She set her teeth tight against the window-frame, and the tears fell thick and fast. She was so thankful she could cry, for the mad passion she had felt when her eyes were dry frightened her. If that dreadful feeling were to come on when Lady Cheverel was present, she should never be able to contain herself.
Then there was Sir Christopher—so good to her—so happy about Anthony’s marriage; and all the while she had these wicked feelings.
‘O, I cannot help it, I cannot help it!’ she said in a loud whisper between her sobs. ‘O God, have pity upon me!’
In this way Tina wore out the long hours of the windy moon-light, till at last, with weary aching limbs, she lay down in bed again, and slept from mere exhaustion.
While this poor little heart was being bruised with a weight too heavy for it, Nature was holding on her calm inexorable way, in unmoved and terrible beauty. The stars were rushing in their eternal courses; the tides swelled to the level of the last expectant weed; the sun was making brilliant day to busy nations on the other side of the swift earth. The stream of human thought and deed was hurrying and broadening onward. The astronomer was at his telescope; the great ships were labouring over the waves; the toiling eagerness of commerce, the fierce spirit of revolution, were only ebbing in brief rest; and sleepless statesmen were dreading the possible crisis of the morrow. What were our little Tina and her trouble in this mighty torrent, rushing from one awful unknown to another? Lighter than the smallest centre of quivering life in the waterdrop, hidden and uncared for as the pulse of anguish in the breast of the tiniest bird that has fluttered down to its nest with the long-sought food, and has found the nest torn and empty.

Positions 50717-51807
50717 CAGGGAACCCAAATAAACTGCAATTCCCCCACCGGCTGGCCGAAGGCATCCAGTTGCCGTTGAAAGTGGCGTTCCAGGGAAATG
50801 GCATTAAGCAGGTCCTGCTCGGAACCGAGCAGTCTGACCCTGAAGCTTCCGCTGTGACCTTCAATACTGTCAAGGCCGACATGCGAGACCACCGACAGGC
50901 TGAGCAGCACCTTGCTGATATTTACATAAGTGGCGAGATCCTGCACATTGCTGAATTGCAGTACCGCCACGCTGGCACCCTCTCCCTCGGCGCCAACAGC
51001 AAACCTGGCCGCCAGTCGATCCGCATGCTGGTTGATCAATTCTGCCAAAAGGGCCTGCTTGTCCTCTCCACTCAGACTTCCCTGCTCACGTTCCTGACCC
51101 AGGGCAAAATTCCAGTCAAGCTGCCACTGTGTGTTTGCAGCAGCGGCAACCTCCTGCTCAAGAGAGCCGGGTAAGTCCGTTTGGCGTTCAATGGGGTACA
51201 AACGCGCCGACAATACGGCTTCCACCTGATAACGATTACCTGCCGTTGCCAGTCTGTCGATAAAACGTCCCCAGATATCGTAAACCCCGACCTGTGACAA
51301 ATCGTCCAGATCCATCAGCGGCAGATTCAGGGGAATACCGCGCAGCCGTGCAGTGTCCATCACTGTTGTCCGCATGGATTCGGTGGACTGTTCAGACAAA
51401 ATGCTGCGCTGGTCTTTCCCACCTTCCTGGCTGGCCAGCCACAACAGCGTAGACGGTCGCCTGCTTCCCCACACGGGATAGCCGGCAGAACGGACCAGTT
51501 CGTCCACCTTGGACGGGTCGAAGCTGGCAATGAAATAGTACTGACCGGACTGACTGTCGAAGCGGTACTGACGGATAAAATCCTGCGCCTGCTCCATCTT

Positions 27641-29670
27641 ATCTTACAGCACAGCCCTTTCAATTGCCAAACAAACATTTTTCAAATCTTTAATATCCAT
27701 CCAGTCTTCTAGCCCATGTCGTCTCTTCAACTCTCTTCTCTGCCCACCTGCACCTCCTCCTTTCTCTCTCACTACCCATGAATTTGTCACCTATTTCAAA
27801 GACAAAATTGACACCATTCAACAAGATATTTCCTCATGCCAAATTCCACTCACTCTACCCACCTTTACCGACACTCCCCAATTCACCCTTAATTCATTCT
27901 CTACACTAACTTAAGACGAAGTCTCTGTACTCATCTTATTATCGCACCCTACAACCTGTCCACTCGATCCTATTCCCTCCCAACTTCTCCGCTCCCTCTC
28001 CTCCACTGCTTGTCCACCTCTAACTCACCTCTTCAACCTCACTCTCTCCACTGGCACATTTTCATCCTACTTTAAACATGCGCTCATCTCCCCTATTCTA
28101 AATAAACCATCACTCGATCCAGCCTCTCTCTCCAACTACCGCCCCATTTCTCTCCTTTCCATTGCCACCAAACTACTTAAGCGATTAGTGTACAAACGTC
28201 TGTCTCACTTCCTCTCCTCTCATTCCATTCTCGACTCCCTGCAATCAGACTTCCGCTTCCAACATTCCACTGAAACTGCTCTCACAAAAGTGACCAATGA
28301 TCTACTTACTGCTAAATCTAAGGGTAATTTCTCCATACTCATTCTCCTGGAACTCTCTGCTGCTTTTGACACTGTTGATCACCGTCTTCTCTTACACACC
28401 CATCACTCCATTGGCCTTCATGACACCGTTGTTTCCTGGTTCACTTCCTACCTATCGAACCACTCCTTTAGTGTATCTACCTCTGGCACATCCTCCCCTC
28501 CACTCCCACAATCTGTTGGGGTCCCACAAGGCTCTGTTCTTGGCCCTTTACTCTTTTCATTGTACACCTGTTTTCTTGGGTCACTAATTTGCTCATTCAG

The next morning, when Caterina was waked from her heavy sleep by Martha bringing in the warm water, the sun was shining, the wind had abated, and those hours of suffering in the night seemed unreal and dreamlike, in spite of weary limbs and aching eyes. She got up and began to dress with a strange feeling of insensibility, as if nothing could make her cry again; and she even felt a sort of longing to be down-stairs in the midst of company, that she might get rid of this benumbed condition by contact.
There are few of us that are not rather ashamed of our sins and follies as we look out on the blessed morning sunlight, which comes to us like a bright-winged angel beckoning us to quit the old path of vanity that stretches its dreary length behind us; and Tina, little as she knew about doctrines and theories, seemed to herself to have been both foolish and wicked yesterday. Today she would try to be good; and when she knelt down to say her short prayer—the very form she had learned by heart when she was ten years old—she added, ‘O God, help me to bear it!’